In another embodiment of the invention shown in FIG. 3, the barrier member 13 extends circumferentially within the skirt 7 and axially downward from the end wall for at least part of the axial length of the skirt. Preferably, the barrier extends axially down into the skirt at least so that its lower end 27 is well below the opening 21 on the container 17 when the closure 1 is fully engaged on the container neck 19. In making this embodiment, the viscosity of the resin forming the skirt is controlled so that as it flows outward across the end wall and down the inner wall of the skirt cavity. The barrier resin likewise flows outward, over the first resin, and then down into the skirt, but again its viscosity is such that it forms a vertical extension down the center of the skirt over top of the first resin. Finally, additional first resin with a lower viscosity flows outward over the barrier layer and down into the annular cavity to form the outer surface of the skirt and encapsulate the barrier.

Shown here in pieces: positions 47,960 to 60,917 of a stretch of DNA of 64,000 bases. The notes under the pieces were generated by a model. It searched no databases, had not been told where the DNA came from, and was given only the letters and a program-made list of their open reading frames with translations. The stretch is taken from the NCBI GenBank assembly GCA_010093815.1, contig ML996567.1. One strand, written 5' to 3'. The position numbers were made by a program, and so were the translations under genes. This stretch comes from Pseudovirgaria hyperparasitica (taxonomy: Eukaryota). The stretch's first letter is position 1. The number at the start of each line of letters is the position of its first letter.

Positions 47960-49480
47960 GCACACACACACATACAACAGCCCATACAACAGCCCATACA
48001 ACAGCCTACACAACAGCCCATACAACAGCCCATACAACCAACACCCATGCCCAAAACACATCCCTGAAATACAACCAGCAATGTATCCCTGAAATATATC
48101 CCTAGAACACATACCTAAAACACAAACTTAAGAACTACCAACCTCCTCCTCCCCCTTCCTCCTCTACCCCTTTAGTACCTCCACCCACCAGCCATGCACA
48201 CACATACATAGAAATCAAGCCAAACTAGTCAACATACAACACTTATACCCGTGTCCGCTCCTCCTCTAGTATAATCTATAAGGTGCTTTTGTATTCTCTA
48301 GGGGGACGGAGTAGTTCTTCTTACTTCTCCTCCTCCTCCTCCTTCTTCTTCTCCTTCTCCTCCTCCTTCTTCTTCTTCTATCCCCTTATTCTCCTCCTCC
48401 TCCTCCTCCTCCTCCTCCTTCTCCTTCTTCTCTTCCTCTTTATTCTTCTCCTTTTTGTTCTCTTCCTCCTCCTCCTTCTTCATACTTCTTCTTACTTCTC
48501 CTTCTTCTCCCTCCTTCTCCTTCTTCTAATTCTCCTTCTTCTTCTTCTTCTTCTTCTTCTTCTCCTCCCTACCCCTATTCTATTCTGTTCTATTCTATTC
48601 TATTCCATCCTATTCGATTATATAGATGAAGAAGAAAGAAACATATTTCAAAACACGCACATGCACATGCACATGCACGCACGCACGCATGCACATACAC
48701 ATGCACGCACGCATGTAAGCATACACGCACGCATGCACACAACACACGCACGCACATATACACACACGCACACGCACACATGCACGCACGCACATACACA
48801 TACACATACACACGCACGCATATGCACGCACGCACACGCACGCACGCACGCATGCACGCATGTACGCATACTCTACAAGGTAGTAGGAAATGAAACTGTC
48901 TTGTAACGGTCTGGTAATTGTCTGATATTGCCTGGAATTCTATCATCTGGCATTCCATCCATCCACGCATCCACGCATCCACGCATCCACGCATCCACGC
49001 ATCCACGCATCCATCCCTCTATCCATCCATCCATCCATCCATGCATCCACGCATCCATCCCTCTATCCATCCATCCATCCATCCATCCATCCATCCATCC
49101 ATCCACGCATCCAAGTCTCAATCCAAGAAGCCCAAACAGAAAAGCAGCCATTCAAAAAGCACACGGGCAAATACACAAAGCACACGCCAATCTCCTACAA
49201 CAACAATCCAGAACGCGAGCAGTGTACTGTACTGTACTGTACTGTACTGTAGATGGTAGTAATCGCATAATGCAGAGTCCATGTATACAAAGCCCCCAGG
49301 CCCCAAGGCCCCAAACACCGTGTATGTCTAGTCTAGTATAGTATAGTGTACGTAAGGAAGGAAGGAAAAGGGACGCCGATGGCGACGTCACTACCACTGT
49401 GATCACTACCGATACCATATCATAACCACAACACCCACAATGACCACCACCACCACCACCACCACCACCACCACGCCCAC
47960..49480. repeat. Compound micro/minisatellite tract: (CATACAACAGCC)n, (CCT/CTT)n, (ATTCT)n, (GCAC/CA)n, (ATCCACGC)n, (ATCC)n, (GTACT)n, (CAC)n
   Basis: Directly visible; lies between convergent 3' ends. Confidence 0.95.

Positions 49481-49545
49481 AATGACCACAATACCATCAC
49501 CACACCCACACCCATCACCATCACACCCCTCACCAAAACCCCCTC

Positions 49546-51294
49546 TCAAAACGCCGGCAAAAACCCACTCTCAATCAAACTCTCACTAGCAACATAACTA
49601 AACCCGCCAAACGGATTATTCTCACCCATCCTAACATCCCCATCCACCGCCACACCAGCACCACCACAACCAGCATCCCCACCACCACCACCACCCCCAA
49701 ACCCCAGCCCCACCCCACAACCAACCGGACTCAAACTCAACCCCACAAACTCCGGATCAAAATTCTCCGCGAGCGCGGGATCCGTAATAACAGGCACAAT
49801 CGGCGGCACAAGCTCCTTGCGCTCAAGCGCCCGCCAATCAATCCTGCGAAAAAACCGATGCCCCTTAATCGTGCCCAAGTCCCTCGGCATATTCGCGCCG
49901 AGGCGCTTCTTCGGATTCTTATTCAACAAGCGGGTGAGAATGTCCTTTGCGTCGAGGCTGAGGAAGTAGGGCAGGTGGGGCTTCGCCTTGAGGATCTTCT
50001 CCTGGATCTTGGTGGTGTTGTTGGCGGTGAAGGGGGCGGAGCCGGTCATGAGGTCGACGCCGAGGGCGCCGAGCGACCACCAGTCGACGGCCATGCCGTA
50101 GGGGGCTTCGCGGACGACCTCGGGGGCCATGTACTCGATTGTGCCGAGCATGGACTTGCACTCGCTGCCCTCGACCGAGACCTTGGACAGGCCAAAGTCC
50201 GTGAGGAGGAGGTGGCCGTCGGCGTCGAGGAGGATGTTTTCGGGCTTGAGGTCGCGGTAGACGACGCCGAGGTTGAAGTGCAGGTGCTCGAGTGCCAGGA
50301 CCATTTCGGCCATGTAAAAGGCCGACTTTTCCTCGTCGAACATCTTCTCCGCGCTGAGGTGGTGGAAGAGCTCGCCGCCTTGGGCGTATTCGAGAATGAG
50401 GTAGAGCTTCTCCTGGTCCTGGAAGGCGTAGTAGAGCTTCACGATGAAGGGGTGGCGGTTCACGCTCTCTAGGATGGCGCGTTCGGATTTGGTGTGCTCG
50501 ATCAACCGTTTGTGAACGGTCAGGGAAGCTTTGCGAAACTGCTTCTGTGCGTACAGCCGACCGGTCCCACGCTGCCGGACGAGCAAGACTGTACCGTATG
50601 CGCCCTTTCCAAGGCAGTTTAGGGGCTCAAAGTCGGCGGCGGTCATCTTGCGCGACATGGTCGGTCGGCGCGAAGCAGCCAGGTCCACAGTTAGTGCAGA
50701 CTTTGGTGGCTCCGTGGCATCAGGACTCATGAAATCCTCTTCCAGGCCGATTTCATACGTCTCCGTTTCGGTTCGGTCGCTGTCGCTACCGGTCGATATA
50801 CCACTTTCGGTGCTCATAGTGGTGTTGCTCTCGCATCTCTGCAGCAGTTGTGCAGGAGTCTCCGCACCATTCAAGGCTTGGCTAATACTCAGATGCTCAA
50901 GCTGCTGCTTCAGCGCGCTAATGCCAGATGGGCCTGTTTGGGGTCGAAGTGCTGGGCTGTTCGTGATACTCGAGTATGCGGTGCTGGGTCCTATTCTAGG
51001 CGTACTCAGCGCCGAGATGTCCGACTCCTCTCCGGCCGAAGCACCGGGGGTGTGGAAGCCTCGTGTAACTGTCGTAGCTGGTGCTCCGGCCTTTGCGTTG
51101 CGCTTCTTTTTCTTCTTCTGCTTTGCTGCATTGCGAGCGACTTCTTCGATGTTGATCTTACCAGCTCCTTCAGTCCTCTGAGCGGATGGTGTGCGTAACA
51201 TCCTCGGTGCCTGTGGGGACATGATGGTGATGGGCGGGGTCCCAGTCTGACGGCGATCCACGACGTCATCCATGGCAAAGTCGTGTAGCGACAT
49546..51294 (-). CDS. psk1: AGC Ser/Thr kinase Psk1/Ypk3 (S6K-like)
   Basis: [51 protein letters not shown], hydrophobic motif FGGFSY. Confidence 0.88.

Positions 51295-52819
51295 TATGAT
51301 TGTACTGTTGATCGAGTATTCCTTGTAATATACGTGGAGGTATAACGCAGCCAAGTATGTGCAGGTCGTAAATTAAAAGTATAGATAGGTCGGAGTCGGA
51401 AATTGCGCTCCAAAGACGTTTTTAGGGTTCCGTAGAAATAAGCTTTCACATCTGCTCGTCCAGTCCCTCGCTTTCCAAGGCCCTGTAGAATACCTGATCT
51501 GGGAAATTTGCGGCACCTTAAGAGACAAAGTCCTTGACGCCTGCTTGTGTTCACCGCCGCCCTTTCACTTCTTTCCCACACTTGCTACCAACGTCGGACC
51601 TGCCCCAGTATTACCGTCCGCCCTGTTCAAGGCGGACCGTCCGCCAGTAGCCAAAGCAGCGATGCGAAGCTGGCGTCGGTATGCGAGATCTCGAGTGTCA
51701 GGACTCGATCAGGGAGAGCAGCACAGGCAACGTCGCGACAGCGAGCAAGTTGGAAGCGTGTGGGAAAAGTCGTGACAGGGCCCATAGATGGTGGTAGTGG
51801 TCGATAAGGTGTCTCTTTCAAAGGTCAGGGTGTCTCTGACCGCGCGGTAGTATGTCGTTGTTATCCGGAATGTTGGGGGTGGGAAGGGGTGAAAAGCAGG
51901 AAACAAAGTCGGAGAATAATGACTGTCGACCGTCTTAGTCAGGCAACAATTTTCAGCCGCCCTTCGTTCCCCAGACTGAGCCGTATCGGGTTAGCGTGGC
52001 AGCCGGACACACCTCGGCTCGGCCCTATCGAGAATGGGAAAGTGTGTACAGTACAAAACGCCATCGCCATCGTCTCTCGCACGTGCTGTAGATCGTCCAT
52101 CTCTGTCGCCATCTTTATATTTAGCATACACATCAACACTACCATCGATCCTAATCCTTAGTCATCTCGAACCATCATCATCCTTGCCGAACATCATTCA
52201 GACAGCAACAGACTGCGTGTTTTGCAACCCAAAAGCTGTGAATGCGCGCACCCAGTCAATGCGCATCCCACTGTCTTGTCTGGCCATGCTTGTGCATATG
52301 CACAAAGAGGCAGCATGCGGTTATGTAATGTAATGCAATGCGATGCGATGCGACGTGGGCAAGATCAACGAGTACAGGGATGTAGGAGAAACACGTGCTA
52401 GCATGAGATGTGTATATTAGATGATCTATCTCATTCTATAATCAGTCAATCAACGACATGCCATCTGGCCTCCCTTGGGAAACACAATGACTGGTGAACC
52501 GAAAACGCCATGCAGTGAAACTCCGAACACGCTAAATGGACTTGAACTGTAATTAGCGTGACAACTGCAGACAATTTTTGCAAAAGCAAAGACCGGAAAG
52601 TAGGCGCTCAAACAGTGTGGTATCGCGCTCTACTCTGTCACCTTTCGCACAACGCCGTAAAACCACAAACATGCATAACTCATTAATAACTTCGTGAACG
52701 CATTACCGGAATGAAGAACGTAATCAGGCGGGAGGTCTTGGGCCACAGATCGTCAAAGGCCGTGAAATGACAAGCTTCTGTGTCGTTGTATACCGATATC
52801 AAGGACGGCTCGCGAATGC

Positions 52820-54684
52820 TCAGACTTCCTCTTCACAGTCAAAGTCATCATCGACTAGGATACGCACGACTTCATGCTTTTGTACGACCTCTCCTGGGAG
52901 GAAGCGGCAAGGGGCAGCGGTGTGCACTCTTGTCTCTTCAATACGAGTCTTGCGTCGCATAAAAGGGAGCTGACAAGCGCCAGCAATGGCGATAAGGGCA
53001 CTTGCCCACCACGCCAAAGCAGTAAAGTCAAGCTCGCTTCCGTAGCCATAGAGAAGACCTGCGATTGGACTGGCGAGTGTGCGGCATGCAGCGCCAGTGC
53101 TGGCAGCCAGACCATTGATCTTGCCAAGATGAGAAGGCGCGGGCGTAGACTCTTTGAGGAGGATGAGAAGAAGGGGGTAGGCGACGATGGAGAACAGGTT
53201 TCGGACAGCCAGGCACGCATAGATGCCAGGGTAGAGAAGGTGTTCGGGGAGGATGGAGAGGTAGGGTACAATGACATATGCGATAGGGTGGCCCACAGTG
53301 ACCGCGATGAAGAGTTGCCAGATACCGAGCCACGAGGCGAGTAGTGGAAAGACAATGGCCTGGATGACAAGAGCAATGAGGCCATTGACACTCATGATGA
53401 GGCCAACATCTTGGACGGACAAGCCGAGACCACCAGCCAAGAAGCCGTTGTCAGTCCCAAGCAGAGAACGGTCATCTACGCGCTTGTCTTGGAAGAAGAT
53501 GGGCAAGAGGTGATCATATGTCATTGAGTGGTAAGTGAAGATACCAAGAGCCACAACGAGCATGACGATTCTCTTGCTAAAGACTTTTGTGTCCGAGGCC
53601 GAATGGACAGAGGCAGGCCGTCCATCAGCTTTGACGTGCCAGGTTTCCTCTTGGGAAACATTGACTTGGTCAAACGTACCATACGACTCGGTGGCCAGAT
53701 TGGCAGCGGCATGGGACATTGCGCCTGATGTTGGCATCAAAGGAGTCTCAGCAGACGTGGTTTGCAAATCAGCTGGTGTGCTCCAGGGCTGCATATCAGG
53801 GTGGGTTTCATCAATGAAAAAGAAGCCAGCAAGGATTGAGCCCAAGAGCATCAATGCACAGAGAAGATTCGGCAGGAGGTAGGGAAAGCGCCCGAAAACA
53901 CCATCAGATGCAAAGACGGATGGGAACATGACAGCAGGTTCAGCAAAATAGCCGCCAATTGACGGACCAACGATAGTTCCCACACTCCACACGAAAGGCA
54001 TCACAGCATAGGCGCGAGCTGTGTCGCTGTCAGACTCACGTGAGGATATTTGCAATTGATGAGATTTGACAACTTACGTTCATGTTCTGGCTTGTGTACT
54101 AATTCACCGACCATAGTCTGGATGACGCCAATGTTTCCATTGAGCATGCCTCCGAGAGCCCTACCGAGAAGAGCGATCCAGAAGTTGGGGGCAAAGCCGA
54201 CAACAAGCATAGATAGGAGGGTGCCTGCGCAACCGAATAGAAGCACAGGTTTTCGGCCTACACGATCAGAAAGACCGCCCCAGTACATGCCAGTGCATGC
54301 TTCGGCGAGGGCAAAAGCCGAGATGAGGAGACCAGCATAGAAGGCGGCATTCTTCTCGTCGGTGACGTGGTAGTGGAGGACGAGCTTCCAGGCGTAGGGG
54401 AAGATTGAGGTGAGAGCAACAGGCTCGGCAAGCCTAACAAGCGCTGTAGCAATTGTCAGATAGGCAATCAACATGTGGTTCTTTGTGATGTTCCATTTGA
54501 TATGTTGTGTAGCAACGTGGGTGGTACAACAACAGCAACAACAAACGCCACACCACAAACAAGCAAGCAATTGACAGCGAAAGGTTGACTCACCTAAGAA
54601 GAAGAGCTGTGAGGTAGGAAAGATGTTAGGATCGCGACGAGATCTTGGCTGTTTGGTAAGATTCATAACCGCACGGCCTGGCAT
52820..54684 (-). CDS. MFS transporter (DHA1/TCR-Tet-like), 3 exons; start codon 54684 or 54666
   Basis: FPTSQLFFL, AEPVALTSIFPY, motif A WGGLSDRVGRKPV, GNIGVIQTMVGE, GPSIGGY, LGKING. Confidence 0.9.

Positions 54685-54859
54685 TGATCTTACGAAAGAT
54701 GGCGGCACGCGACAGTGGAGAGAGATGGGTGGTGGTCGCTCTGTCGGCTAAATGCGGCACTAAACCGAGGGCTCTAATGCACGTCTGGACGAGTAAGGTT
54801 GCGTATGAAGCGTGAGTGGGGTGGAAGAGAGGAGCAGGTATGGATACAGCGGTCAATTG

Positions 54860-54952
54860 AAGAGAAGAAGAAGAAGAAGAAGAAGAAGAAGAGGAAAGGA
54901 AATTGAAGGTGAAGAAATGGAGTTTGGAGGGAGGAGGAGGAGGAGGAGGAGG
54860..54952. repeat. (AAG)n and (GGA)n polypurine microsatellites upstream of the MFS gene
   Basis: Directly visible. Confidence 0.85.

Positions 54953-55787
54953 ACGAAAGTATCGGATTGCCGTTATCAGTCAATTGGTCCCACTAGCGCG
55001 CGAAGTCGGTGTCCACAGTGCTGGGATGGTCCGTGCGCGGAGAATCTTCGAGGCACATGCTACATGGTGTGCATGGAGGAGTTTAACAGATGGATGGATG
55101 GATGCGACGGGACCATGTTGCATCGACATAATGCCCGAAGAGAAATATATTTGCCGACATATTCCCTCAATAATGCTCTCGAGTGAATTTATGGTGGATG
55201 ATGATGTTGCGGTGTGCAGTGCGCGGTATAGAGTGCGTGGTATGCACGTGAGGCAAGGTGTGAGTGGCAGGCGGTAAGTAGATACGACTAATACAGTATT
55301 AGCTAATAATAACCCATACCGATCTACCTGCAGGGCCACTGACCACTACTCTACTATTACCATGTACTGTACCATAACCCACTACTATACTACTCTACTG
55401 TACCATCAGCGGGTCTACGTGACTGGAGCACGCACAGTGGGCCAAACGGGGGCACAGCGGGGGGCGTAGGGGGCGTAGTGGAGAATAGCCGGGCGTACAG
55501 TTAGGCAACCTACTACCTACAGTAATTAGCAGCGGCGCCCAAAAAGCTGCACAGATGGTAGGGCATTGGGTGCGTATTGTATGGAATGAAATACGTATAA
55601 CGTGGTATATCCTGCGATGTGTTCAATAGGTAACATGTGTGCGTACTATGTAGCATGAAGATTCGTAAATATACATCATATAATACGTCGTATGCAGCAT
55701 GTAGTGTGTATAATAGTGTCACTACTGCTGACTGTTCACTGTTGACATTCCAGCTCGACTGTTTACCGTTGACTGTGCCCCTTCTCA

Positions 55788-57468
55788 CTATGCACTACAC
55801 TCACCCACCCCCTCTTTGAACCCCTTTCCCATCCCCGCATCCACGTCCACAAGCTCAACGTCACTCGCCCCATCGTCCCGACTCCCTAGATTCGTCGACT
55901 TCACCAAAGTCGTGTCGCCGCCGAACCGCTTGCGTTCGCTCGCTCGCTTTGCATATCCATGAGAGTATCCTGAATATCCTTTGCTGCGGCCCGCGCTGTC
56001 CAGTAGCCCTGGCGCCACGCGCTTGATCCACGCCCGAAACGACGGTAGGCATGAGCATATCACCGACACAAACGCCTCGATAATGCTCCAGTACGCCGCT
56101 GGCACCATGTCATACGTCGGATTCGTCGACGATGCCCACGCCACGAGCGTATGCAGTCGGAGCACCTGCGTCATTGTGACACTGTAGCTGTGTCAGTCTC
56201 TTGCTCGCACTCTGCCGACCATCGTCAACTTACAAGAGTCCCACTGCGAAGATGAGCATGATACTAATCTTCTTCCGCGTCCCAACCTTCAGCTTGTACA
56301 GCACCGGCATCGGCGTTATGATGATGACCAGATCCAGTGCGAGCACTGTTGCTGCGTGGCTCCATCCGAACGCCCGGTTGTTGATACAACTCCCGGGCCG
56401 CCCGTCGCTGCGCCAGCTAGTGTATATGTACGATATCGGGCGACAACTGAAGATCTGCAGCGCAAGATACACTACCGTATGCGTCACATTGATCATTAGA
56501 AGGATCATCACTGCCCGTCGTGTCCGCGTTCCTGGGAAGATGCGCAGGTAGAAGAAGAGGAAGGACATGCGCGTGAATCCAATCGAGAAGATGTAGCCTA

While specific embodiments of the invention have been described in detail, it will be appreciated by those skilled in the art that various modifications and alternatives to those details could be developed in light of the overall teachings of the disclosure. Accordingly, the particular arrangements disclosed are meant to be illustrative only and not limiting as to the scope of invention which is to be given the full breadth of the claims appended and any and all equivalents thereof.
|Cited Patent||Filing date||Publication date||Applicant||Title|
|US3458077 *||Apr 25, 1968||Jul 29, 1969||Ryan George R||Composite bottle cap with liner|
|US3826395 *||May 3, 1973||Jul 30, 1974||Sunbeam Plastics Corp||Leak-proof closure for a liquid container|
|US3933267 *||Jul 16, 1973||Jan 20, 1976||The West Company||Container closure assembly|
|US4378893 *||Jun 4, 1981||Apr 5, 1983||H-C Industries, Inc.||Composite closure|
|US4407422 *||Oct 13, 1981||Oct 4, 1983||H-C Industries, Inc.||Composite closure|
|US4648520 *||Jun 11, 1985||Mar 10, 1987||Gene Stull||Cap and means for retaining cap liner|
|US4674642 *||Aug 19, 1985||Jun 23, 1987||Tbl Development Corporation||Pressure-indicative container closure|
|US4721221 *||Jan 20, 1987||Jan 26, 1988||Owens-Illinois Closure Inc.||Molded plastic closure with sealing liner|
|US4862928 *||Jul 20, 1988||Sep 5, 1989||Panduit Corp.||Single cable tie loading gate assembly for an automatic cable tie installation tool|